Khalida Ghaus, Managing director of Social Policy and Development Centre

3 January 2017
SERIES South Asian Executive Directors 16 items

Prof. Dr. Khalida Ghaus is the Managing Director of Social Policy and Development Centre (SPDC) in Karachi, Pakistan. She is the former Director of the Centre of Excellence for Women Studies.

Annapoorna Ravichander: Please tell us a bit about yourself; about your background. 

Khalida Ghaus: Prior to joining SPDC, I was Professor of International Relations and served in the capacity of Chairperson of the Department of International Relations at the University of Karachi with additional responsibility of Director of the Centre of Excellence for Women Study (CEWS). The Center was established by the Federal Ministry of Women Development as an autonomous body in the University of Karachi.

Similar centers of excellence were also established in the other four public universities of Islamabad, Quetta, Lahore and KPK (former NWFP). In my personal and in honorary capacity, I have also served as Director of the Pakistan Center for Democracy (PCD) and the SS College of Liberal Arts and Social Sciences (SSCLASS). The College was a constituent of Hamdard University and I, as a founding Director, was responsible for the planning and development of all its three degree programmes of Social Sciences, an MBA Executive Program and of Liberal Arts.

AR: Can you tell us about how you joined SPDC and what challenges you have faced as an Executive Director? 

KG: I joined SPDC after being  approached and offered the position by the SPDC Board members.

For SPDC, the challenges have been several. The shift in the focus from programme-specific financial support to project–specific funding has created new challenges for all policy research organisations including SPDC. The absence of core funding from a single source is an issue.

And changes in the priority areas of work of the donor community again are causing difficulties in raising funds.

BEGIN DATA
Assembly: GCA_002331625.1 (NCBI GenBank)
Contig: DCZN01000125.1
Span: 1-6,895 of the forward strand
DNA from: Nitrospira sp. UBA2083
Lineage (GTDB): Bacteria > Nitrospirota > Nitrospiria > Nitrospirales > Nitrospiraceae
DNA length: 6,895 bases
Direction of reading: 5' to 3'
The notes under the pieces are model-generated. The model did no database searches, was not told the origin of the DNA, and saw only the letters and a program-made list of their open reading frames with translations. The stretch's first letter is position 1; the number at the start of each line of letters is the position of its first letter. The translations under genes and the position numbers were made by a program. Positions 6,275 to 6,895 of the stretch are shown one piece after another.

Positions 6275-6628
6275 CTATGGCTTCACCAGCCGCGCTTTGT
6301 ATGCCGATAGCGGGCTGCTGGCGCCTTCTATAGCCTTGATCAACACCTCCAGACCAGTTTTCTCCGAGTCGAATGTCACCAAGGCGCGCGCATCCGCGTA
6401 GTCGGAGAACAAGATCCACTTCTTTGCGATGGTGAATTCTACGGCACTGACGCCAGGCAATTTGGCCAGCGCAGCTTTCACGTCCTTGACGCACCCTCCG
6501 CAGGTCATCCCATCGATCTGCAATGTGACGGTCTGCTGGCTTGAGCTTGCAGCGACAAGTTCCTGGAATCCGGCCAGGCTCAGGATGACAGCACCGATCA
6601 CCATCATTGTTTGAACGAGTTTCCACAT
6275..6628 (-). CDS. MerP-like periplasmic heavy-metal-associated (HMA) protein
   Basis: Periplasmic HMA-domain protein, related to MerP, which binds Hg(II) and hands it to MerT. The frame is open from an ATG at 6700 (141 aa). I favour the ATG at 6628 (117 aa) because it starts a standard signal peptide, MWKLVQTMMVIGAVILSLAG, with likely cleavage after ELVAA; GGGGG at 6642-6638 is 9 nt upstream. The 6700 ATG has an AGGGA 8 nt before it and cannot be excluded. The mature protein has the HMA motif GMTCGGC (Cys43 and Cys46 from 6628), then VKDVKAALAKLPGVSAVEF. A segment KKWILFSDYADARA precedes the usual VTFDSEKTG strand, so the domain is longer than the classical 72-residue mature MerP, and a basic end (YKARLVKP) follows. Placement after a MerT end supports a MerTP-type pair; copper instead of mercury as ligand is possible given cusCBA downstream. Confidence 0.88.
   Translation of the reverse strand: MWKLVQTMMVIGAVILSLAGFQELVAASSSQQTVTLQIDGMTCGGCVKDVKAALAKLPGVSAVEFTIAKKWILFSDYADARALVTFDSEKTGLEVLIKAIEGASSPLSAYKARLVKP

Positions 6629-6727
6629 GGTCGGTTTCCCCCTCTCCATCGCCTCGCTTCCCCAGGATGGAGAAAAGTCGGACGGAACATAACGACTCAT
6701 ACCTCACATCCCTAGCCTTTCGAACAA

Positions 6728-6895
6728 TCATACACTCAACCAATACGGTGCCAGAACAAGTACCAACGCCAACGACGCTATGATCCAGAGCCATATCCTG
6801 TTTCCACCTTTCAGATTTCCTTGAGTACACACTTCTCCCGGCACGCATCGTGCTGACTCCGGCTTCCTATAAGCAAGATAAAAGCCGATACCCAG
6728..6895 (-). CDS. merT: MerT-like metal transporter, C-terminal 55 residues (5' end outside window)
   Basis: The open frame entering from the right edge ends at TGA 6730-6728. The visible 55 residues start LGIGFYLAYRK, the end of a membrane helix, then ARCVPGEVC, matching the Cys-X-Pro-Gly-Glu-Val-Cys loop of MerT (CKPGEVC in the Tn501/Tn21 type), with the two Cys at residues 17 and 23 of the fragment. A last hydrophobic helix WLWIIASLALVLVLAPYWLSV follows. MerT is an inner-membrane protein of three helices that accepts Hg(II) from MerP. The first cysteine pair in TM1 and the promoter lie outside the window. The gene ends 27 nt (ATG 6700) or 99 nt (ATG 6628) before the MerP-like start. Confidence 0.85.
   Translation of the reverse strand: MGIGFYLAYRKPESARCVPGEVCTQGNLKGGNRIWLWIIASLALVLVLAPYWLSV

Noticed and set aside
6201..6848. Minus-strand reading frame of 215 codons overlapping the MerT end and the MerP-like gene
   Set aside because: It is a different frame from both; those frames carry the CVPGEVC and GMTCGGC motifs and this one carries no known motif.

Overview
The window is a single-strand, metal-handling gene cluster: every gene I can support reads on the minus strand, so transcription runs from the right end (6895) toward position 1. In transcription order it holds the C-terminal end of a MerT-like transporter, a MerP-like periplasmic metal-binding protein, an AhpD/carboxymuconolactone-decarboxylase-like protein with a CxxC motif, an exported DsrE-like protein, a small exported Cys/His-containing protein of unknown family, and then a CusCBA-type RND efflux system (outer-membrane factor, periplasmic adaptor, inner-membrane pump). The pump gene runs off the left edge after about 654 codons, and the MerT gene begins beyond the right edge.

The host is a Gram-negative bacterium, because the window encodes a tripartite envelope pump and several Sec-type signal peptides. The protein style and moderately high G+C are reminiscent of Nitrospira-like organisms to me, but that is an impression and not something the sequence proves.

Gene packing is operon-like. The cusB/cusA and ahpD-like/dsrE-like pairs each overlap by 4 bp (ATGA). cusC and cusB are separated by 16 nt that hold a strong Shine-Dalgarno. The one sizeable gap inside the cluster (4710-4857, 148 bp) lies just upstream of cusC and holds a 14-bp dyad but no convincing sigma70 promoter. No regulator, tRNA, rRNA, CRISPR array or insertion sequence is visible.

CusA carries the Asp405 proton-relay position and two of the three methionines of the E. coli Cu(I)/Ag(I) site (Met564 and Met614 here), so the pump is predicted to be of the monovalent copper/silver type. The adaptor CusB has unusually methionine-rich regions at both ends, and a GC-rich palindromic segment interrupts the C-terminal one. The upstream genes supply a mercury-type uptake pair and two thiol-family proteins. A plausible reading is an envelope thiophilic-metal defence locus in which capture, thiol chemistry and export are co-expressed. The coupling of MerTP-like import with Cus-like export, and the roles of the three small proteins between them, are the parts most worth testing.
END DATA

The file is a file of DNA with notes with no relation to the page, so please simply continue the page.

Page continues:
Equally crucial, is the negative effect brought by the fluctuations in the exchange rates, which are also proving to be disadvantageous for the recipient country of the grant.

The comparatively lower salary structure of both the research and support staff, of late, has resulted in the departure of a couple of our researchers. It is therefore becoming extremely difficult for policy research organisations to compete with the current market salaries.

Our engagement with different audiences has not been a challenge itself. However, we do feel the disadvantage of being located in Karachi, specifically due to the very limited exposure to the donor community which does no travel (due to the security alert) to Karachi.

AR: In your opinion, what is the future of the funding scenario in Pakistan? If funders were to discontinue funding, what would be the future of organisations like yours look like?

KG: This is an extremely difficult scenario. The other scenario will be to work closely with the government both at the federal and provincial levels and the other option can be to work with the parliamentary committees at the federal and provincial levels.

They do have the research funding available e.g.: on SDGs/MDGs – it is important to work with various parliamentary committees/task forces in identifying research and capacity building areas.

AR: What have been your key leanings as the Executive Director of SPDC?

KG: Keep the focus on building the research capacity of my research team and also of the administrative and finance team. Equally important is to build the culture of collaborative research.

AR: How has your interaction with your Board members been?

KG: Throughout my eight plus years at SPDC, my experience with the Board members has been smooth, supportive and of mutual learning.

AR: How do you choose a policy issue to study or a project? Is there a specific agenda or method that you follow?

KG: It is mainly through the ‘call for proposals’ published in the print media, sent through e-mails or the websites. Particular care is taken that those areas are identified for research in which expertise is available within SPDC.

AR: How has the think tank community changed since you joined SPDC?  What do you think the future holds for it?

KG: The think tank community has changed drastically. The number of policy research organisations has increased in Pakistan and they are now mainly looking into issues with a multi-disciplinary approach. With programme support becoming difficult, the culture of bidding through consortia is being opted.